ALM Properties, Inc.
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Why Legal Needs to Ease Out of Legalese
Prior to the termination of this document, refer to the following paragraphs of which, inter alia, seek to indicate it is apparent that the utilization of plain language is exceedingly requisite in a large amount of circumstances in which your legal department is involved.
Legalese and Legal
Kimble argues that being “understood by their readers” should be one of the top goals of an in-house legal department—when drafting contracts, memoranda, policies, or even just emails to coworkers. “It’s as important for legal departments as it is for any other lawyer,” he explained. Not causing a reader to expend unnecessary effort is a cornerstone to good legal writing. An in-house lawyer’s readers, including the CEO and other company executives, “resent writers who waste their time,” and no one likes to be resented.
Keep it Simple
Legalese is “the traditionally dense, verbose, archaic, inflated language that has characterized legal writing for centuries,” explained Kimble. Plain language, by contrast, “is writing clearly and as simply as possible—for your intended audience.” By replacing “prior to” with “before,” “pursuant to” with "under," in-house lawyers will go a long way in clarifying meaning. “Don’t turn verbs into nouns. Don’t turn ‘consider’ into ‘give consideration to,’ ” he says.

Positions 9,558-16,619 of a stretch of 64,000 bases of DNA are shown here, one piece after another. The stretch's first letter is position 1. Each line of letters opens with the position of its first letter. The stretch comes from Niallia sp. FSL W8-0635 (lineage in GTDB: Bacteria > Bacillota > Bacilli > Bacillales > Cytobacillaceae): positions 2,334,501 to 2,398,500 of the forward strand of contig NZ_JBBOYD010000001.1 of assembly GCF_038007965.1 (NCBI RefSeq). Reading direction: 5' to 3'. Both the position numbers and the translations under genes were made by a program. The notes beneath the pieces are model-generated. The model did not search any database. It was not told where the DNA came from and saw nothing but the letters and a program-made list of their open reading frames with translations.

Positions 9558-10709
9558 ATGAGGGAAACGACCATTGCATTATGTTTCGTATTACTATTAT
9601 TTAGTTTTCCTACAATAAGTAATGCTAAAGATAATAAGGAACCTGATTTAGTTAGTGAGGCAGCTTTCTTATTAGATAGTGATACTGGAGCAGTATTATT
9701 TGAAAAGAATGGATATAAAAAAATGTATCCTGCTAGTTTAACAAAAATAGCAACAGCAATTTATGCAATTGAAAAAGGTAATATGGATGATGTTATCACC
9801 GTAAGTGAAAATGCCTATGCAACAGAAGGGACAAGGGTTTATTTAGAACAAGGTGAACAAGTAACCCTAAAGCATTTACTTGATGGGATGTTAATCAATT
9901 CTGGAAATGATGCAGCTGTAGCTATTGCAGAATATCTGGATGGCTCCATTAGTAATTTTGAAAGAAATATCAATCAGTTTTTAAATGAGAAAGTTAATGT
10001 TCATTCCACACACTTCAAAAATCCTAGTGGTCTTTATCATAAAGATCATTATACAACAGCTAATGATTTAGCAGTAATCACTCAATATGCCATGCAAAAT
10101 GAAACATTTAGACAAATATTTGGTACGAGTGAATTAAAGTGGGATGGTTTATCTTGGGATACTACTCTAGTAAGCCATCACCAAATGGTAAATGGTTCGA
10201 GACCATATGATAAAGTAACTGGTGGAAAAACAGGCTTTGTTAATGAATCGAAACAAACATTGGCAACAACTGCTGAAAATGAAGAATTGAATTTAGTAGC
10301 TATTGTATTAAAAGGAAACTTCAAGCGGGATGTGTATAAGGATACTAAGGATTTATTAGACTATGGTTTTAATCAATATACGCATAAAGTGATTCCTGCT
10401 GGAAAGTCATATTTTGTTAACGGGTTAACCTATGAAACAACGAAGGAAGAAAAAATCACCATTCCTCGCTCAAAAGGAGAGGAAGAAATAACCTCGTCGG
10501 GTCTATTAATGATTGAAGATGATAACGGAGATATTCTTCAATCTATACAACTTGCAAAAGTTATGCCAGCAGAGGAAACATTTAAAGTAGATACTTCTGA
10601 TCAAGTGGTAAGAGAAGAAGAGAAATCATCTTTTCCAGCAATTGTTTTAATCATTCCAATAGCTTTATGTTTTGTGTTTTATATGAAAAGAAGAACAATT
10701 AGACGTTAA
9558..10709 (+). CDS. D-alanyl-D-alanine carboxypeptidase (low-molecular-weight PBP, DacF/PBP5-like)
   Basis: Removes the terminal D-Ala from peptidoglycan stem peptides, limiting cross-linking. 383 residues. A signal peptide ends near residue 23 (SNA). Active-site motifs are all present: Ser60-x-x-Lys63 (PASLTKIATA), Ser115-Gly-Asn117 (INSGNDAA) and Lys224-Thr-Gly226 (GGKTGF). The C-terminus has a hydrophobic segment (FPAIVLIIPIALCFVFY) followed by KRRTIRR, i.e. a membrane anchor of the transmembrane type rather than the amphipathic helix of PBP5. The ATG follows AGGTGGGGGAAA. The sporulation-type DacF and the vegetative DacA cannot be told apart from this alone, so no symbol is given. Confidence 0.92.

Formatting and White Space
When he first became interested in the plain language movement in the 1970s, Kimble explained that he was most obviously put off by the archaic language in legal documents. But his understanding of plain language has evolved since then, and he says it “embraces all the techniques for clear communication, not just vocabulary.” For example, the organization and design of a document are integral to the reader experience.
Testing is for Legal Products, Too
Kimble believes it’s shortsighted not to test legal products, like insurance contracts, before sending them out to thousands of consumers. Readability and ease of understanding are two key components to any legal document—and testers can help ensure these factors are present. “The cost of testing those documents before you use them is so small compared with the potential savings,” he said.